Severe weather expected, snow ongoing as classic fall storm system moves East

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Fall: Secondary Severe Season

By Weather.com

A storm system that is bringing heavy snowfall to the higher elevations of the West will bring the threat of severe thunderstorms as it begins to emerge from the Rockies and intercepts warm, unstable air over the Plains. The risk for severe thunderstorms will include a fairly broad swath of the nation's midsection Thursday and Friday.

There's also a threat of local flash flooding in parts of Texas, still recovering from last week's destructive flash flooding.

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Storm's Wintry Side: Up to 22 Inches of Snow Reported

The storm system that will bring the severe thunderstorm risk east of the Rockies has already brought snow, some of it heavy, to the mountains of the West.

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Severe weather, east coast, 9/30 - 10/2
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Severe weather expected, snow ongoing as classic fall storm system moves East
Flood waters enveloped this neighborhood in the Strathmere section of Upper Township N.J. on Friday Oct. 2, 2015. Despite forecasts showing the impending Hurricane Joaquin may move out to sea and not directly strike New Jersey, crews along the shore were nonetheless taking precautions against flooding from a wind and rainstorm that preceded Joaquin and that was causing some flooding in southern New Jersey on Friday. (AP Photo/Wayne Parry)
Cars drive through a flooded intersection during high tide on Chincoteague Island, Va., on Friday, Oct. 2, 2015. Virginia State Police say they've responded to dozens of vehicle crashes throughout the state as heavy rains cause problems for motorists. (AP Photo/David Dishneau)
Juan Carlos Sanchez uses his shoes to paddle a kayak on a flooded street near Collins Ave., Wednesday, Sept. 30, 2015, in Miami Beach, Fla. The street flooding was in part caused by high tides due to the lunar cycle, according to the National Weather Service. (AP Photo/Lynne Sladky)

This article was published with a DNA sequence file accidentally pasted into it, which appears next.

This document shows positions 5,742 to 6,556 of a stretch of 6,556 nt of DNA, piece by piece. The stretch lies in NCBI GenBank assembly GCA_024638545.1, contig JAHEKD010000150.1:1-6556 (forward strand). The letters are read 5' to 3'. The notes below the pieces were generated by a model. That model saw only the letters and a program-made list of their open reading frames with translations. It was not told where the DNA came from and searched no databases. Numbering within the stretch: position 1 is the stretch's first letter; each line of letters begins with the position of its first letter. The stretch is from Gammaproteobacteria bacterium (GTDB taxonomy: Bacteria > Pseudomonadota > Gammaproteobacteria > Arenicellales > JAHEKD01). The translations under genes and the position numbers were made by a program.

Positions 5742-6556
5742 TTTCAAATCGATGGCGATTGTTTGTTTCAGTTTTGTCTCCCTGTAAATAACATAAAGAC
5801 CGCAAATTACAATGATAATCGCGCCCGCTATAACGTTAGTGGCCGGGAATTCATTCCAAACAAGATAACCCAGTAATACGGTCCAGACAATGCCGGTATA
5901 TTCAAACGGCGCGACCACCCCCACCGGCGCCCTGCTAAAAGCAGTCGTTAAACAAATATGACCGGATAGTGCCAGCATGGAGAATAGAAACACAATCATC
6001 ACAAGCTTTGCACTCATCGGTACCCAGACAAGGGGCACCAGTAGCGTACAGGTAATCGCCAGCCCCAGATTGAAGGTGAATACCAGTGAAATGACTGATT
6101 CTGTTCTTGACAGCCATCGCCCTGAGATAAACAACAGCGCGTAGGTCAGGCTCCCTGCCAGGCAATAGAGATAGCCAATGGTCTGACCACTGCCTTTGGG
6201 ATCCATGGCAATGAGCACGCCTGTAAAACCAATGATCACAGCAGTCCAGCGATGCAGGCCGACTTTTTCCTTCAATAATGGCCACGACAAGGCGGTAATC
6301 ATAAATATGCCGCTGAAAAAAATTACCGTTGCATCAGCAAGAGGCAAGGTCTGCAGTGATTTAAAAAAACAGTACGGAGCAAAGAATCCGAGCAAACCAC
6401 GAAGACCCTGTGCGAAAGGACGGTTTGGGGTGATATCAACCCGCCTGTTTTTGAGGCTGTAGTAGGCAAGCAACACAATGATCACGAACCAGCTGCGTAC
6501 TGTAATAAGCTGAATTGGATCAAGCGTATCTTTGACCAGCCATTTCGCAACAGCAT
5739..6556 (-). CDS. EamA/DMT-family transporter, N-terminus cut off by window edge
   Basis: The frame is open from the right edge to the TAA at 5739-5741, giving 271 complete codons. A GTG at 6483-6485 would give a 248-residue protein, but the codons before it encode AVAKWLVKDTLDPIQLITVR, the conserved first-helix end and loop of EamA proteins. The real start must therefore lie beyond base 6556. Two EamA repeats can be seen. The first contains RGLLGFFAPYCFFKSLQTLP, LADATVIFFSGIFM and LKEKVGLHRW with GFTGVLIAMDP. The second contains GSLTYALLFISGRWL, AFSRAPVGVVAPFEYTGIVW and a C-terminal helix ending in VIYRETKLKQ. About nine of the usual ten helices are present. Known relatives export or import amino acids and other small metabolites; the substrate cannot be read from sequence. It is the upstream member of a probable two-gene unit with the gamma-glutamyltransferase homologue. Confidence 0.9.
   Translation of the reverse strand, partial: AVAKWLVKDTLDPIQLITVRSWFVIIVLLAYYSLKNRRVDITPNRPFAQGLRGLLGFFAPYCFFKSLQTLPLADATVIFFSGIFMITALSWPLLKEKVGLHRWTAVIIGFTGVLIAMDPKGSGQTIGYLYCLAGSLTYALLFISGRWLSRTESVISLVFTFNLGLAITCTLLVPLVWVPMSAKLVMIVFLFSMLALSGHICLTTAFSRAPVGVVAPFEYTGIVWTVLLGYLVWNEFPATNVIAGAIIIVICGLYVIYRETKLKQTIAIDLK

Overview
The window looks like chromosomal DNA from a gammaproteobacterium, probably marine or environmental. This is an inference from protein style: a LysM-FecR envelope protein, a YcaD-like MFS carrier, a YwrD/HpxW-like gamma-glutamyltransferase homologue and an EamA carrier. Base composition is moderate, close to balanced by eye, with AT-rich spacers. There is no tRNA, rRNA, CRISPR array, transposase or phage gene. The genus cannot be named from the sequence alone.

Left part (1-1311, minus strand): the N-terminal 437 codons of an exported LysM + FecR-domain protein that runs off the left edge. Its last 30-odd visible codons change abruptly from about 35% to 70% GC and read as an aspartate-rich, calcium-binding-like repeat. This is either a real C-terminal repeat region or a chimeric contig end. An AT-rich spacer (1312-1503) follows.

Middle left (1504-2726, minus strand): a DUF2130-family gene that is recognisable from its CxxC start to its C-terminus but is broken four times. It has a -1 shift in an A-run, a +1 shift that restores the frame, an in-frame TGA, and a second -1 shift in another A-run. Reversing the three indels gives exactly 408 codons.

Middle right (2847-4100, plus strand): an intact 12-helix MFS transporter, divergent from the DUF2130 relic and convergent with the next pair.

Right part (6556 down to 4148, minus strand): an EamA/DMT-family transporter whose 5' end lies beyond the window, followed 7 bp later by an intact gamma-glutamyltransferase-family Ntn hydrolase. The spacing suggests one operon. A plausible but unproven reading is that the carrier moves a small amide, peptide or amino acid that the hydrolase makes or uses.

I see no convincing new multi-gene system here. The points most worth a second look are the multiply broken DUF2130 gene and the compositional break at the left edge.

PORTLAND, ME - SEPTEMBER 30: A pickup truck plows through heavy floodwater on Somerset Street near Whole Food Market Wednesday, September 30, 2015. (Photo by Gabe Souza/Portland Press Herald via Getty Images)
Louis Fernandez walks along a flooded Collins Ave. from his apartment to a nearby restaurant, Wednesday, Sept. 30, 2015, in Miami Beach, Fla. The street flooding was in part caused by high tides due to the lunar cycle, according to the National Weather Service. (AP Photo/Lynne Sladky)
A woman gets a ride on a police truck navigating a flooded Indian Creek Drive, Wednesday, Sept. 30, 2015, in Miami Beach, Fla. The street flooding was in part caused by high tides due to the lunar cycle, according to the National Weather Service. (AP Photo/Lynne Sladky)
PORTLAND, ME - SEPTEMBER 30: Torrential rain pounded Southern Maine causing flooding in Portland Wednesday, September 30, 2015. (Photo by Gabe Souza/Portland Press Herald via Getty Images)
Ryan Crews, a tourist from San Francisco, walks her rental bicycle along a flooded Collins Ave., Wednesday, Sept. 30, 2015, in Miami Beach, Fla. (The street flooding was in part caused by high tides due to the lunar cycle, according to the National Weather Service. (AP Photo/Lynne Sladky)
A worker prepares to tow a stranded vehicle from a flooded road on Wednesday, Sept. 30, 2015, in Guilderland, N.Y. The National Weather Service has issued flood watches for much of the eastern half of upstate New York as a storm dumps more than two inches of rain across the region. (AP Photo/Mike Groll)
Marilyn Turner, left, and Eliza Hoover are shielded from the rain by an umbrella as they sit on the beach at Cape Charles, Va., Thursday, Oct. 1, 2015. Forecasts for the weekend are calling for more rain in the region as the East Coast tracks Hurricane Joaquin. (Jay Diem/The Daily Times via AP) 
A hotel guest carries his shoes as he is escorted to his car along a flooded Collins Ave., Wednesday, Sept. 30, 2015, in Miami Beach, Fla. The street flooding was in part caused by high tides due to the lunar cycle, according to the National Weather Service. (AP Photo/Lynne Sladky)
PORTLAND, ME - SEPTEMBER 30: Laura Hall walks through floodwaters on Pearl Street to return to work at Whole Foods Market after taking a break to move her car to higher ground Wednesday, September 30, 2015. (Photo by Gabe Souza/Portland Press Herald via Getty Images)
A motorist drives through flooding water in Portland, Maine, Wednesday, Sept. 30, 2015. Heavy rain has been moving through northern New England and a flood warning was issued for parts of Maine and New Hampshire. (AP Photo/Robert F. Bukaty)
A broken umbrella is seen after a storm in Portland, Maine, Wednesday, Sept. 30, 2015. Heavy rain has been moving through northern New England and a flood warning was issued for parts of Maine and New Hampshire. (AP Photo/Robert F. Bukaty)
A motorist drives through flooding water in Portland, Maine, Wednesday, Sept. 30, 2015. Heavy rain has been moving through northern New England and a flood warning was issued for parts of Maine and New Hampshire. (AP Photo/Robert F. Bukaty)
The Empire State Building is seen from Pier A Park on Wednesday, Sept. 30, 2015, in Hoboken, N.J. Officials are taking precautions for the rest of the week as forecasters closely follow Hurricane Joaquin. (AP Photo/Julio Cortez)